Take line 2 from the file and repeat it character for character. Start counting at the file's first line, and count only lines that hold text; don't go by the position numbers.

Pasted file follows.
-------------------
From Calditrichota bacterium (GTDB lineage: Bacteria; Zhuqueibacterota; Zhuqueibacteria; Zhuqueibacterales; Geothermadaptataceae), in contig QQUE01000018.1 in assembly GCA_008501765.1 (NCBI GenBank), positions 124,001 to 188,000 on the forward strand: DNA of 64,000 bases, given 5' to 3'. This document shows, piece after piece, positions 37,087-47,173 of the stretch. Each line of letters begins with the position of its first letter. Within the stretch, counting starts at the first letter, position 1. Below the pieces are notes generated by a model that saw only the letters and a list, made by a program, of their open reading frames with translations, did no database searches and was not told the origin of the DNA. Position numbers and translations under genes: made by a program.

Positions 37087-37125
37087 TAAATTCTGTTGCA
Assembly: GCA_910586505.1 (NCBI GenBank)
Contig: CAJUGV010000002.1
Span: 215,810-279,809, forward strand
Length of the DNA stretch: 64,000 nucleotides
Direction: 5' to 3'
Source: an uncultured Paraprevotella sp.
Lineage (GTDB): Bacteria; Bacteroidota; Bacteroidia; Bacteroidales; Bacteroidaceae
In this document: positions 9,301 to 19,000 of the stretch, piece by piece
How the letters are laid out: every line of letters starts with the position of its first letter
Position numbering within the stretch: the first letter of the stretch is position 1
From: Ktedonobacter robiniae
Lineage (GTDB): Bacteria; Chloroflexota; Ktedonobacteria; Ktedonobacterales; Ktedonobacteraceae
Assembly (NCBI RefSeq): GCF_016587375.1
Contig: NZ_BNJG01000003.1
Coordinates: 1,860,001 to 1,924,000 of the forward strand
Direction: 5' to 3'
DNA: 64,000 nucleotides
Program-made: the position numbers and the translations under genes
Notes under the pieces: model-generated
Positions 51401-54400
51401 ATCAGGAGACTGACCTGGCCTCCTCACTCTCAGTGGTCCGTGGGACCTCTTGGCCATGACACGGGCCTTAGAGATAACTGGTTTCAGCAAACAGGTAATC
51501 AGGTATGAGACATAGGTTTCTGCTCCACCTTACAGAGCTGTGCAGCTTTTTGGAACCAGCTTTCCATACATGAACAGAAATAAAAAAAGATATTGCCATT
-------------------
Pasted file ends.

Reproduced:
Positions 37087-37125